# Left shift operator in C giving strange result

I have the following program:

``````int main()
{
int64_t a = 241294423792285589;
printf("a = %lld, a << 63 = %lld", a, a << 63);
return 0;
}
``````

I was expecting `a << 63` to be 0, but it prints out:

``````a = 241294423792285589, a << 63 = -9223372036854775808
``````

Why is this? On Best Solutions

If you convert these integers to signed 2's complement binary you can see why:

241294423792285589 in binary is

``````0000001101011001010000000000000000000000011010111111011110010101
``````

Shifting this left by 63 spots will result in the right-most `1` ending up in the left-most binary digit:

``````1000000000000000000000000000000000000000000000000000000000000000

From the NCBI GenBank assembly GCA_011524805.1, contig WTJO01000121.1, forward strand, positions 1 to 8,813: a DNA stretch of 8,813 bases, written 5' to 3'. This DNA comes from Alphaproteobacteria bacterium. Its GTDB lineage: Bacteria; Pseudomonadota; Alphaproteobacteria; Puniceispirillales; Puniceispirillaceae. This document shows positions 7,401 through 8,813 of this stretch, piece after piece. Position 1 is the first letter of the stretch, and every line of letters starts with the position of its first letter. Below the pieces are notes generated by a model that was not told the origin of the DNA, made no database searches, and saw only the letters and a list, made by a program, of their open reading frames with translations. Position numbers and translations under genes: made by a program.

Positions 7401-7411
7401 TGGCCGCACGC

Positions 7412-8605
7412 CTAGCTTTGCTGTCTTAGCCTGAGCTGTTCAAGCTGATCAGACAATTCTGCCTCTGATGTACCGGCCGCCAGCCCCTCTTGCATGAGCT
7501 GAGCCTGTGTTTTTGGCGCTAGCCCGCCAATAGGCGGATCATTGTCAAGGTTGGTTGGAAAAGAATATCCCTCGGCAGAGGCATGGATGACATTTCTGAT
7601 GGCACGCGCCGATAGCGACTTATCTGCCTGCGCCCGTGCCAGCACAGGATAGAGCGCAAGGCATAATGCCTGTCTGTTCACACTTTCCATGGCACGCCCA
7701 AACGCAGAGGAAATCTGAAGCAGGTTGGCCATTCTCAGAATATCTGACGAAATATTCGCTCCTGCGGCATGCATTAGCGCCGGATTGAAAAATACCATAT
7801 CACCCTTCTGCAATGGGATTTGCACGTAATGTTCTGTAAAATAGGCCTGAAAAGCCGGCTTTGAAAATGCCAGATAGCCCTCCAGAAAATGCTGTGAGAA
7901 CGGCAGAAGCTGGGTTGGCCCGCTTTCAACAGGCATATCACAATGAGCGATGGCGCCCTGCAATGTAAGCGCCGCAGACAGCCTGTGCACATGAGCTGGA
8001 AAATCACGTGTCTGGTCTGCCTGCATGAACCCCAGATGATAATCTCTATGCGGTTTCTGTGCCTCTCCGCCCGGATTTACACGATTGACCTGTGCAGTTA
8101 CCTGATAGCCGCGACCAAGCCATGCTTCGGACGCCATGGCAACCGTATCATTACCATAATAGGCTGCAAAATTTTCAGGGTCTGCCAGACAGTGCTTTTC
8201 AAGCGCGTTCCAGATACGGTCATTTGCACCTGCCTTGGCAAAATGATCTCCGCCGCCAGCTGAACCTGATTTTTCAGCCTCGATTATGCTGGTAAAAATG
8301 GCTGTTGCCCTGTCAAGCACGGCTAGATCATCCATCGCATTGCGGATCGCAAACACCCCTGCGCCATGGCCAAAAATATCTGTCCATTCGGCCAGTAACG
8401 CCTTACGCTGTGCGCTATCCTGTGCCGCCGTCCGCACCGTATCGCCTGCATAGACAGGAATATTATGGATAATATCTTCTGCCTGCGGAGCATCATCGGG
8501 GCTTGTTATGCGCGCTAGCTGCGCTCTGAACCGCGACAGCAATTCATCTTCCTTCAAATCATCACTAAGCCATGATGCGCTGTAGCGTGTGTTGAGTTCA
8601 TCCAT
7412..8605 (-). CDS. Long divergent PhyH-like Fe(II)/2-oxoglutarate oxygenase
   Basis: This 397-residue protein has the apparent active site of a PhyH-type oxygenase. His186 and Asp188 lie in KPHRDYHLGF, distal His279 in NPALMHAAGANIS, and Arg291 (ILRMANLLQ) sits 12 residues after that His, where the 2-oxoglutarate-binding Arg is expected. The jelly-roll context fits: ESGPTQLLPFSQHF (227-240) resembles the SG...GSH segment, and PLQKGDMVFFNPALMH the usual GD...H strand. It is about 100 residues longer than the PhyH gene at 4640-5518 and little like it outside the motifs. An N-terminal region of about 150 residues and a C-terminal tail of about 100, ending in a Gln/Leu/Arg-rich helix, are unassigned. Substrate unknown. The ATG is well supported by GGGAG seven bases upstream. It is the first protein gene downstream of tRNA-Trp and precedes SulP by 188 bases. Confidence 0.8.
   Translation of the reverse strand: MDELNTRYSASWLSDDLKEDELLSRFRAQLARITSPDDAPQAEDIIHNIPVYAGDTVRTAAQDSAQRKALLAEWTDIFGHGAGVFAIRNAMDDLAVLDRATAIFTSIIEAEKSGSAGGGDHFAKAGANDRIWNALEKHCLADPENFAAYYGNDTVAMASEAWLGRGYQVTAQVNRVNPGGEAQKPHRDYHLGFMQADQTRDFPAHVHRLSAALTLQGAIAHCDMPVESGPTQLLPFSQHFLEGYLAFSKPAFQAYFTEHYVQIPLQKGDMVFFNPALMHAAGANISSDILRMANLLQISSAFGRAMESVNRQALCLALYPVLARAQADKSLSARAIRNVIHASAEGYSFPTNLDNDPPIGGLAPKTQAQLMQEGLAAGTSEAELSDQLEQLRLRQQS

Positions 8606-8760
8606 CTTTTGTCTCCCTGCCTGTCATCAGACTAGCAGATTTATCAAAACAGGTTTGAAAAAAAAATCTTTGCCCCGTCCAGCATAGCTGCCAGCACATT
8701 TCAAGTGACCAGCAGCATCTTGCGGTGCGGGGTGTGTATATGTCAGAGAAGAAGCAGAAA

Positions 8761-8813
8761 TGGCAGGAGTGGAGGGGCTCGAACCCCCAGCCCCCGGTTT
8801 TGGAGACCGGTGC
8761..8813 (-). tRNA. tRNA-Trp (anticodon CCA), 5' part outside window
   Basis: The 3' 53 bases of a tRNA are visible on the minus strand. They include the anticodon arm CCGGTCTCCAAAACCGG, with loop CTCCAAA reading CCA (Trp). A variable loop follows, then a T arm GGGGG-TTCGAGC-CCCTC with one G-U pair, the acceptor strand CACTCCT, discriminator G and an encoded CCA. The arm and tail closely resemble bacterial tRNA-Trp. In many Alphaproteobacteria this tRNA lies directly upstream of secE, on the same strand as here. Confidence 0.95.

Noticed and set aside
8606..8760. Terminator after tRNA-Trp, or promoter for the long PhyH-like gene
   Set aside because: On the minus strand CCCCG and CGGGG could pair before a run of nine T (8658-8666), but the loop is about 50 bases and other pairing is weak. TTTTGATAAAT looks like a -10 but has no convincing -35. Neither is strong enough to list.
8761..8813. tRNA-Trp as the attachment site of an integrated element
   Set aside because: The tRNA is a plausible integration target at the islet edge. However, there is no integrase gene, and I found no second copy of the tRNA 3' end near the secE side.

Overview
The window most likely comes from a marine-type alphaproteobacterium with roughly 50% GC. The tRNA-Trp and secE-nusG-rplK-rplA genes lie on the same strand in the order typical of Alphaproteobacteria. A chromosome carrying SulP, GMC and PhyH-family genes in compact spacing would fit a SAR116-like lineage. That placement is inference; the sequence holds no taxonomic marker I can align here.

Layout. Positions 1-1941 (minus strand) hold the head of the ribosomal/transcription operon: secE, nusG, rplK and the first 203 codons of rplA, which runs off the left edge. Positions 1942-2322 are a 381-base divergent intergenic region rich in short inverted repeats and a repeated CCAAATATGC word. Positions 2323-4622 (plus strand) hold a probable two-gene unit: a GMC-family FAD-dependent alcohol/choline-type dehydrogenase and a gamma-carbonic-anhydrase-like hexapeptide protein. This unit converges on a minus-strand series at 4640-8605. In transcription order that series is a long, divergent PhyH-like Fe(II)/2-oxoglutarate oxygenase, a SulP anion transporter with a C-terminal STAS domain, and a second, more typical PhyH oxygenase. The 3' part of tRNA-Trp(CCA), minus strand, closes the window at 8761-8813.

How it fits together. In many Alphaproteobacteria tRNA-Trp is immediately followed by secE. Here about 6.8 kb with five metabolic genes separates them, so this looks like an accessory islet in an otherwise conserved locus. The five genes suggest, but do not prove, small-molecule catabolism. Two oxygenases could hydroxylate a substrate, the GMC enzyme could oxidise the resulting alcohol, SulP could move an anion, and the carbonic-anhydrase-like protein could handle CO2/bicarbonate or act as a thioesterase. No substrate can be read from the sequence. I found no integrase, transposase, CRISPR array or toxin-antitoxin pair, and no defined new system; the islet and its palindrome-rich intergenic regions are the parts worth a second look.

``````

Which in 2's complement binary is -9223372036854775808.

You can find binary <-> decimal converters online (such as this one: https://www.rapidtables.com/convert/number/decimal-to-binary.html) that can help make this more clear.

Or you can even try this bitshift calculator: https://bit-calculator.com/bit-shift-calculator On

Your shift expression has undefined behavior. There's no value you can meaningfully expect from that shift.

In C behavior of left shift `E1 << E2` for signed `E1` is described by 6.5.7/4

If E1 has a signed type and nonnegative value, and E1 × 2E2 is representable in the result type, then that is the resulting value; otherwise, the behavior is undefined. On

The problem is that you left shift an odd number (a number with the least signifiant bit set) 63 places to the left in a 64 bit word. The value you obtain is

``````0b1000_0000_0000_0000_...._0000
``````

or

``````0x8000000000000000
``````

that (in two's complement) is the number you post in your question.

Anyway, shifting 63 places a signed 64bit number is undefined behaviour, so that means that you can receive anything at all... event that huge negative number.